We looked under many rocks and rotting tree trunks, but for a while we couldn’t find anything. We were starting to become discouraged, maybe all the salamanders really did leave. It wasn’t until we got a little bit farther away from where the stream flowed, that we uncovered two salamanders under the same rock. Both were small and Mili at first thought they were worms because their legs were so tinny that you could barely see them when they were on the ground. Both were black, but one had an orange-brown stripe down her back. Later on we were able to uncover one more salamander—also all black.

Outline of Project:

First I need to coordinate with the Buildings and Grounds and see if they have any concerns regarding my removing the garbage and trash from the area. I would also need to see if they could help me remove some of the larger pieces of trash.

I would like to add in more rocks and clay pots in the area where salamanders could hide under.

Buildings and Grounds—if they agree—could help with this process since they can bring in some of the heavier rocks and stones.

When talking to Downing—after I found the salamanders in the area—she told me that in order to really calculate the affect my efforts will have on the salamanders, I need to come up with an estimate of how many salamanders there really are in the area. I plan to go back before everything takes place and find as many salamanders as I can, then bring the number to Downing where we can work together and find out around how many salamanders are in the whole woods. If someone continues this project they can use this number to then see if there has been an increase in the number of salamanders.

If I find that there are not many salamanders in the location, this could lead to inbreeding. Inbreeding causes deleterious recessive alleles to show themselves in offspring and often has harmful side-effects on the population overall. So in later years, if the population doesn’t seem to be going up, salamanders from other locations can be caught and released into the habitat so that new alleles can be added to the population overall. This should help if there is any inbreeding going on within the area, and should show improvements to the population numbers.

After looking at lots of pictures and descriptions of salamanders located in and around Delaware Ohio, I believe that the species of salamander we found are called red-backed salamanders or Plethodon cinereus . They are the most common type of salamander species found in Ohio, but are and endemic species to North America. The Terrestrial adults spend most of their life underground in burrows either of their own making of abandoned by other animals, they also hibernate in them during the winter. They live alone and feed on any available invertebrates that they might find. They rarely spend time in the water, and only return there to their ponds of birth to breed. They lay large eggs in clumps within the water, and their aquatic larvae have 3 pairs of external gills behind their head and above their gill slits. The larvae grow limbs soon after hatching with four toes on the four-arms and five on the hind-legs. Their eyes are wide set and lack eyelids.

 “Mole salamander.” Wikipedia the encyclopedia . Wikimedia, 14 Sept 2012. Web. 3 Oct 2012. <;.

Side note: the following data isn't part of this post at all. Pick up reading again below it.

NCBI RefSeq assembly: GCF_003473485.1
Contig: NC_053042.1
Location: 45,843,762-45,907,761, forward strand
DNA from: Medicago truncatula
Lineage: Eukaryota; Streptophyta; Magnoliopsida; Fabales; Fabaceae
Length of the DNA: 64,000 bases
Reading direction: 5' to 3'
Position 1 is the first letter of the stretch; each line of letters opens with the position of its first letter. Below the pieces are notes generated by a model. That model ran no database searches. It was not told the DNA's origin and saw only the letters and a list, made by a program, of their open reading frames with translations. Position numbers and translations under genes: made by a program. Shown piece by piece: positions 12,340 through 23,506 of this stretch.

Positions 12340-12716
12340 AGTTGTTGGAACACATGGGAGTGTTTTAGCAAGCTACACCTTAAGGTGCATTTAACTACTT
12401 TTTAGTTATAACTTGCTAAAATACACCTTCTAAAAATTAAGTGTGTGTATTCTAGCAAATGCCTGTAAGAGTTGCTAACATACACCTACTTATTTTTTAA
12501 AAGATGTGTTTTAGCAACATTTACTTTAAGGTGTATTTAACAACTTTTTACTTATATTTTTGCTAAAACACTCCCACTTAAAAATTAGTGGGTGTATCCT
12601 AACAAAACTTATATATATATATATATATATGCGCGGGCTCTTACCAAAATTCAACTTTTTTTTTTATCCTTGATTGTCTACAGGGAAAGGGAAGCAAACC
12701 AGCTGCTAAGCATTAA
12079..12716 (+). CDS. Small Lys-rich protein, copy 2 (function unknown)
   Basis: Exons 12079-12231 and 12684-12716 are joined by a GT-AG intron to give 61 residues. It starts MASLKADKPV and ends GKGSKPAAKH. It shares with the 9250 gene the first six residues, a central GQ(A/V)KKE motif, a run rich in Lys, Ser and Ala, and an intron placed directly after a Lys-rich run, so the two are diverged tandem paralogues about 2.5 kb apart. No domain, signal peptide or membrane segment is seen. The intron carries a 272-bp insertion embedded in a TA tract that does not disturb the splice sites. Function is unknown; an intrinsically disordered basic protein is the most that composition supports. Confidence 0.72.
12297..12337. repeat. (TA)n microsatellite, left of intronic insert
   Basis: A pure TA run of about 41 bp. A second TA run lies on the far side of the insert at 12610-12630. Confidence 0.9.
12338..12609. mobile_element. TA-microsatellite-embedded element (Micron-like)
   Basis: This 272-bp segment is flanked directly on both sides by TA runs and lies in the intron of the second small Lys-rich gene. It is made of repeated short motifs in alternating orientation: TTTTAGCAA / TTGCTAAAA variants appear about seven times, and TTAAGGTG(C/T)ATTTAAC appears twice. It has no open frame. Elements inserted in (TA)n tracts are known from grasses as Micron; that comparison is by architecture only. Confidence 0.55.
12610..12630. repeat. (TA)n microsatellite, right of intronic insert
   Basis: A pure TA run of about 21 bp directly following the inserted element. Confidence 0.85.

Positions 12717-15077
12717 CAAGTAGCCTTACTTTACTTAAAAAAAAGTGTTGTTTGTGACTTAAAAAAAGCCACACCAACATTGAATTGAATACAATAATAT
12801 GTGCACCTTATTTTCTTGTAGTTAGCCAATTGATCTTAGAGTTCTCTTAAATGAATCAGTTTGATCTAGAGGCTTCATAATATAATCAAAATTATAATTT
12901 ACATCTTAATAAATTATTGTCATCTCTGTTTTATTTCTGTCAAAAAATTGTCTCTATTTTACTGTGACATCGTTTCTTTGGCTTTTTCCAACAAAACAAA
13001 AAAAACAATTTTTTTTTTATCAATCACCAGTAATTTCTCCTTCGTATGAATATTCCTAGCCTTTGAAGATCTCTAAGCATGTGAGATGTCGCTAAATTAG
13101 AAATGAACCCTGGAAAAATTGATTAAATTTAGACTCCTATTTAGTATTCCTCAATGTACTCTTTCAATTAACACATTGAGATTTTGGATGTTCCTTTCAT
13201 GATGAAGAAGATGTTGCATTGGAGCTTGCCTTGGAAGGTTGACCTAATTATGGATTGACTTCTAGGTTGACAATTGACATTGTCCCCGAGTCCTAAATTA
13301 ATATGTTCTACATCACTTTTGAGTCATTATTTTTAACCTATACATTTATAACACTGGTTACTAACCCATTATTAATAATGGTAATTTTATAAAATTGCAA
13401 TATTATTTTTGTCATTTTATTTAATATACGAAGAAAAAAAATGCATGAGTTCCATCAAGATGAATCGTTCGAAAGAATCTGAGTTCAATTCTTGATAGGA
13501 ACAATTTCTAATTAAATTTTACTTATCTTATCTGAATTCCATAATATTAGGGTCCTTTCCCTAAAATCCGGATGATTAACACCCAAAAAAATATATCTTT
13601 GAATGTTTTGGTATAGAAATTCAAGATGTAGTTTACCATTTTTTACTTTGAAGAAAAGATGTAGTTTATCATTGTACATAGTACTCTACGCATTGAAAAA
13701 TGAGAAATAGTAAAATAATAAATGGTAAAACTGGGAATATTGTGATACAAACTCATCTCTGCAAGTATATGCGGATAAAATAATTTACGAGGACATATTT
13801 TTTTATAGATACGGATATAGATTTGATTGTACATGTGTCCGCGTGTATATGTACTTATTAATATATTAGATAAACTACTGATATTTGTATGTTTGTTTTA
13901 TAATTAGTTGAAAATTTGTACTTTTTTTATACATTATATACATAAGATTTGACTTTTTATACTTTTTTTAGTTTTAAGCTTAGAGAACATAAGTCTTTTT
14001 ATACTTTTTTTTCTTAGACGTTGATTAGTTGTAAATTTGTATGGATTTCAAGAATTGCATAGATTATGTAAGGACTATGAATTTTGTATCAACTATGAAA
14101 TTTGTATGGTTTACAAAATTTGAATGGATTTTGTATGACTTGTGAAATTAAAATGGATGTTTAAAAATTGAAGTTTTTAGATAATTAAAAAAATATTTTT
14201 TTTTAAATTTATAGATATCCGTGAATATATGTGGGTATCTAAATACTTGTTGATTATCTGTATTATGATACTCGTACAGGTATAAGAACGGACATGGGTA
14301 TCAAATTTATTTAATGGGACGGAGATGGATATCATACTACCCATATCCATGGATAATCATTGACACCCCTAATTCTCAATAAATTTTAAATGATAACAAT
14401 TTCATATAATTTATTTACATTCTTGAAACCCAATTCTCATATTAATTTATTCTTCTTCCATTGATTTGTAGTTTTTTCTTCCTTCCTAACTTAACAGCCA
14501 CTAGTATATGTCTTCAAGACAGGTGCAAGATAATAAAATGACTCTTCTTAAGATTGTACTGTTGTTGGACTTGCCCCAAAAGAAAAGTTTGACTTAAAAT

Gives information about Mole salamander species.

Cunningham, Bridget . “Olentangy makeover to restore river, remove dam.” The Lantern . N.p., 16 Jun 2012. Web. 03 Oct 2012. < iver-remove-dam-1.1485939 >.

Information about the removal of dams from Olentangy River.

Rice, Dorothy. “State Water Resources Control Board General 401 water quality certification order for small habitat restoration projects.” . State Water Resources Control Board, 10 Aug 2007. Web. 3 Oct 2012. <


–What constitutes a restoration project.

“Habitat Restoration Wesselman Woods Salamander Monitoring.” Evansville’s Zoo. Evansville’s Zoo, n.d. Web. 3 Oct 2012. < Restoration.php>.

–Example of Restoration project with Salamanders.

Rhoads, John. “Norton Basin/Little Bay Restoration Project: Historical and Environmental Background Report.” . Barry A Vittor & Associates Inc. , Nov 2001. Web. 3 Oct 2012. <;.

–Example of Restoration Project.

“Ohio’s Salamander Species.” Ohio’s Salamander Species. N.p., 23 Jan 2010. Web. 3 Oct 2012. <;.

–Species of Salamanders.

Bowles, Mason. “Examples of past projects Small Habitat Restoration Program (SHRP).” Animal Plants and Habitat. Water & Land Resources Division, 8 Jan 2009. Web. 3 Oct 2012. < estoration-program/current.asp&xgt;>.

–More examples of Restoration Projects.

. “Salamanders.” eHow. Demand Media Inc. , n.d. Web. 3 Oct 2012. <;.

–Answers all kind of questions about salamanders. 

How to be Idle

October 31, 2012

i·dle [ahyd-l]  adjective, i·dler, i·dlest, verb,i·dled, i·dling, noun.


1.not working or active; unemployed; doing nothing: idleworkers.
2.not spent or filled with activity: idle hours.
3.not in use or operation; not kept busy: idle machinery.
4.habitually doing nothing or avoiding work; lazy.
5.of no real worth, importance, or significance: idle talk.

verb (used without object) pass time doing nothing. move, loiter, or saunter aimlessly: to idle along the avenue.
8.(of a machine, engine, or mechanism) to operate at a lowspeed, disengaged from the load.

“The idea that idleness is good goes against everything we have ever been taught.  Industry, hard work, duty, self-sacrifice, toil: surely these are the virtues that will lead to success in life? Well, no.  In the West we have become addicted to work.  Americans now work the longest hours in the world.  And the result is not health, wealth, and wisdom, but rather a lot of anxiety, a lot of ill health and a lot of debt.” – Tom Hodgkinson